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UK govt to ask Queen to suspend parliament before Brexit deadline

BBC | Published: August 28, 2019 14:59:17 | Updated: August 28, 2019 16:53:05


Britain's Prime Minister Boris Johnson is seen during a news conference at the end of the G7 summit in Biarritz, France on August 26, 2019 — Reuters photo

The Queen Elizabeth will be asked by the UK government to suspend Parliament just days after MPs return to work in September - and only a few weeks before the Brexit deadline.

BBC political editor Laura Kuenssberg says it will make way for Boris Johnson's new administration to hold a Queen's Speech - laying out the government's plans - on 14 October.

But it means MPs are unlikely to have time to pass any laws that could stop the prime minister taking the UK out of the EU without a deal on 31 October.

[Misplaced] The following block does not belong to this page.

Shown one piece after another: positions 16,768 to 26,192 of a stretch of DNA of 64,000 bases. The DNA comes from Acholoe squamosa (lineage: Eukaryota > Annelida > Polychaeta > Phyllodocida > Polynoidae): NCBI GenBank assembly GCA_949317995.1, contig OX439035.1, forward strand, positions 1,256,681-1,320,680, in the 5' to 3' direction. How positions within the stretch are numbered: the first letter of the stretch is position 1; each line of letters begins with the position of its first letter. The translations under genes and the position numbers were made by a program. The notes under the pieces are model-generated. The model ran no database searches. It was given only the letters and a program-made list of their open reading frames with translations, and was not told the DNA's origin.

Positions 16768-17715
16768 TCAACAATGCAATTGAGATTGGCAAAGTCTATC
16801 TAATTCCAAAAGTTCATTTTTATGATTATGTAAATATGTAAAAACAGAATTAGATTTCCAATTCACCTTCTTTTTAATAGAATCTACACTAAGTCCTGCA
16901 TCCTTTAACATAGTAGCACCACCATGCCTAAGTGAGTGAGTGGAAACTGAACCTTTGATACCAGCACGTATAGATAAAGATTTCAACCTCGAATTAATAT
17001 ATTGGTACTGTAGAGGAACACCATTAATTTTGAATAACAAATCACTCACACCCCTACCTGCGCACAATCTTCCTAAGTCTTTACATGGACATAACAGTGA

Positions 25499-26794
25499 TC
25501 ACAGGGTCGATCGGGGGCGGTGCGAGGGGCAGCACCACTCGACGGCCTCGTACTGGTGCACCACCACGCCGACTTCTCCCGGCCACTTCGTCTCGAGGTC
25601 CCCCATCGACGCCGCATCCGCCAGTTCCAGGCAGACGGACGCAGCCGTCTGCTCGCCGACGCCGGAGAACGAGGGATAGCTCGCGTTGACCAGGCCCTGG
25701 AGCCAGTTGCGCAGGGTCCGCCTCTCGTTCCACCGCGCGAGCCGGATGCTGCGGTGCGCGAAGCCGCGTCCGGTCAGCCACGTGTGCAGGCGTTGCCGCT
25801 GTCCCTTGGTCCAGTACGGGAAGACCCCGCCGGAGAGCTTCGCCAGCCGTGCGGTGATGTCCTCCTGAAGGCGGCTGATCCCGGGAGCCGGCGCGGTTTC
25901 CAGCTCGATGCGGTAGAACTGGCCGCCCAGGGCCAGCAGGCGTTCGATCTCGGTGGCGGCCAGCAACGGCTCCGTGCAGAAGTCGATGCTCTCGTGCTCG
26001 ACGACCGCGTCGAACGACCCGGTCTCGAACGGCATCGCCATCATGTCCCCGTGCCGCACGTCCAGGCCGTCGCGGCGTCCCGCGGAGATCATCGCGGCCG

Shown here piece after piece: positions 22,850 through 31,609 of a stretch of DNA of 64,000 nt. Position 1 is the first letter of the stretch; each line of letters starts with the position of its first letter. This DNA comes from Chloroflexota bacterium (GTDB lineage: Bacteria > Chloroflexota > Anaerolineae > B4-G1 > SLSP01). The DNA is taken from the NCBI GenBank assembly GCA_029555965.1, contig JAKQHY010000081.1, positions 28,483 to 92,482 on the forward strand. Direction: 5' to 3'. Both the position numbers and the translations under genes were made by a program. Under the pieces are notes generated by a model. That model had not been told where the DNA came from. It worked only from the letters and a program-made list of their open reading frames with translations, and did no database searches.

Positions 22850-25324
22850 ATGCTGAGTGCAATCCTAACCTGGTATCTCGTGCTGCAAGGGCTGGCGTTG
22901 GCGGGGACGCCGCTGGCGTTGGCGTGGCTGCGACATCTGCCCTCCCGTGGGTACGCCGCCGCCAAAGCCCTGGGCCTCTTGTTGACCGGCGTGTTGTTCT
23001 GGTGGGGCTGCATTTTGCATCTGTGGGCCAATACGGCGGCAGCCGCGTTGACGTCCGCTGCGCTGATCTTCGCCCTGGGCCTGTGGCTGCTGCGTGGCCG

A No 10 source said: "It's time a new government and new PM set out a plan for the country after we leave the EU."

The idea of shutting down Parliament - known as prorogation - has caused controversy, with critics saying it would stop MPs being able to play their democratic part in the Brexit process.

Laura Kuenssberg said only a small number of government ministers knew about the plan before its announcement and it would inevitably cause a huge row.

'Utterly scandalous'

Mr Johnson says he wants to leave the EU on 31 October with a deal, but it is "do or die" and he is willing to leave without one rather than miss the deadline.

That position has prompted a number of opposition MPs to come together to try to block a possible no deal, and on Tuesday they announced that they intended to use parliamentary process to do so.

But if Parliament is suspended on 10 September, as is suggested, it will only give them a few days next week to push for their changes.

Labour deputy leader Tom Watson tweeted that the move was an "utterly scandalous affront to our democracy".

Scotland's First Minister Nicola Sturgeon said MPs must come together to stop the plan next week, or "today will go down in history as a dark one indeed for UK democracy".

But Conservative Party Chairman James Cleverly defended the plan as what "all governments do".

 

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